Unsightly cold sores and painful canker sores bedevil many people. Even though they are often confused with each other, they actually have two separate causes. Your Milford cosmetic dentist, Dr. Mitchell I. Quintner, explains the differences between the two and what you can do when one erupts.
Cold sores usually form on the lips or around the mouths, and usually break out during times of illness or stress. During an outbreak, one or more tiny mouth lesions can form, and will often combine into one large lesion. While the sore is rarely painful, they are ugly, causing sufferers embarrassment. The sores generally go away on their own within a week to 10 days.
People who have cold sores have the herpes simplex type 1 virus. Unlike its cousin, herpes simplex type 2, it is not a sexually transmitted disease, but it is contagious. Unfortunately, it is also permanent. Once it is in the body, it is impossible to eradicate.
Even though nothing can be done to prevent an outbreak, cold sore sufferers can take steps to reduce the significance of one. There are a number of over-the-counter treatments that might work. Patients should begin treating the spot where they suspect the outbreak will occur the moment they feel the tell-tale burning or tingling sensation.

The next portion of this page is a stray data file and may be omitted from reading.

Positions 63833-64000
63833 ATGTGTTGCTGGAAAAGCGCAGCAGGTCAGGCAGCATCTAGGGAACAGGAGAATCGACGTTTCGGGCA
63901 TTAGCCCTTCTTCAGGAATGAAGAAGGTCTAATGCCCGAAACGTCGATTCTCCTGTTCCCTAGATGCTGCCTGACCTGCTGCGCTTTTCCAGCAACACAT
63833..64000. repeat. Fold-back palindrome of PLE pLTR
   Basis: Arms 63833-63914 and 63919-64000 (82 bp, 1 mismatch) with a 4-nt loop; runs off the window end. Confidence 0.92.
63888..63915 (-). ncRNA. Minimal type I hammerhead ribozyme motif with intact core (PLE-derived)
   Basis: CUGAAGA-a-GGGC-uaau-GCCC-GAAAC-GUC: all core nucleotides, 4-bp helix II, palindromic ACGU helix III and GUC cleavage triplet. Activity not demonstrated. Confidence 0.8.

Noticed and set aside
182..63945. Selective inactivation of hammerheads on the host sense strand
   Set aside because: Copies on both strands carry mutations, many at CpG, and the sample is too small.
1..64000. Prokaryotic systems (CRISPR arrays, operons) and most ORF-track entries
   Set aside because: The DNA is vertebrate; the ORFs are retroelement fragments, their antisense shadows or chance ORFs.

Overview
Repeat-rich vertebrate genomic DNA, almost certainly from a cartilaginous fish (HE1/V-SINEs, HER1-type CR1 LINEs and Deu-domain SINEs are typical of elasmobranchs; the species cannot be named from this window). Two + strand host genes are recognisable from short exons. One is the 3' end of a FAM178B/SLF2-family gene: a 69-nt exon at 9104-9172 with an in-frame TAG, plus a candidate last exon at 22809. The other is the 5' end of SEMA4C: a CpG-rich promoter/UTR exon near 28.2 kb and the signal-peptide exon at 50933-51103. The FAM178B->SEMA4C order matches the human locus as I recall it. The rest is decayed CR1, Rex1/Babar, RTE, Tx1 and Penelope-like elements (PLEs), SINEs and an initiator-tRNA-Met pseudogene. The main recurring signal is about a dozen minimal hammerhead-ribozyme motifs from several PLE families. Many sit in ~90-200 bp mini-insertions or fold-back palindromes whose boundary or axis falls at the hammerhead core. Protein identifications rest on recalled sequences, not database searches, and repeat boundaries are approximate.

Unlike cold sores, which are usually external, canker sores always form in the mouth, usually on the tongue, inside of the cheek, floor, or soft palate. Scientists still do not know what causes canker sores to break out, and thus, do not know any way to prevent or cure them. For most people, the sores, while very painful, will usually go away on their own within two weeks. However, some people suffer from large, debilitating sores that require medical treatment. Severe outbreaks might be a sign of a more serious underlying problem, such as Crohn’s Disease.
Like with cold sores, the best treatment for a canker sore is usually an OTC medicine, to numb the pain. A saline solution might also work.
Consult Your Dentist
For patients concerned with cold or canker sores, speaking with their dentist might be the best solution. The dentist will be able to recommend specific and effective medicines that can control the pain and reduce the severity of the outbreak, and let the patient know if further consultation with a doctor might be required.
If you wish to talk about any aspect of your oral health, or discuss our cosmetic dentistry services callSensitive Care Cosmetic and Family Dentistry. You can contact us by calling (203) 878-6699 to schedule your appointment at our 06460 cosmetic dentistry office. We welcome patients from Milford and all neighboring communities.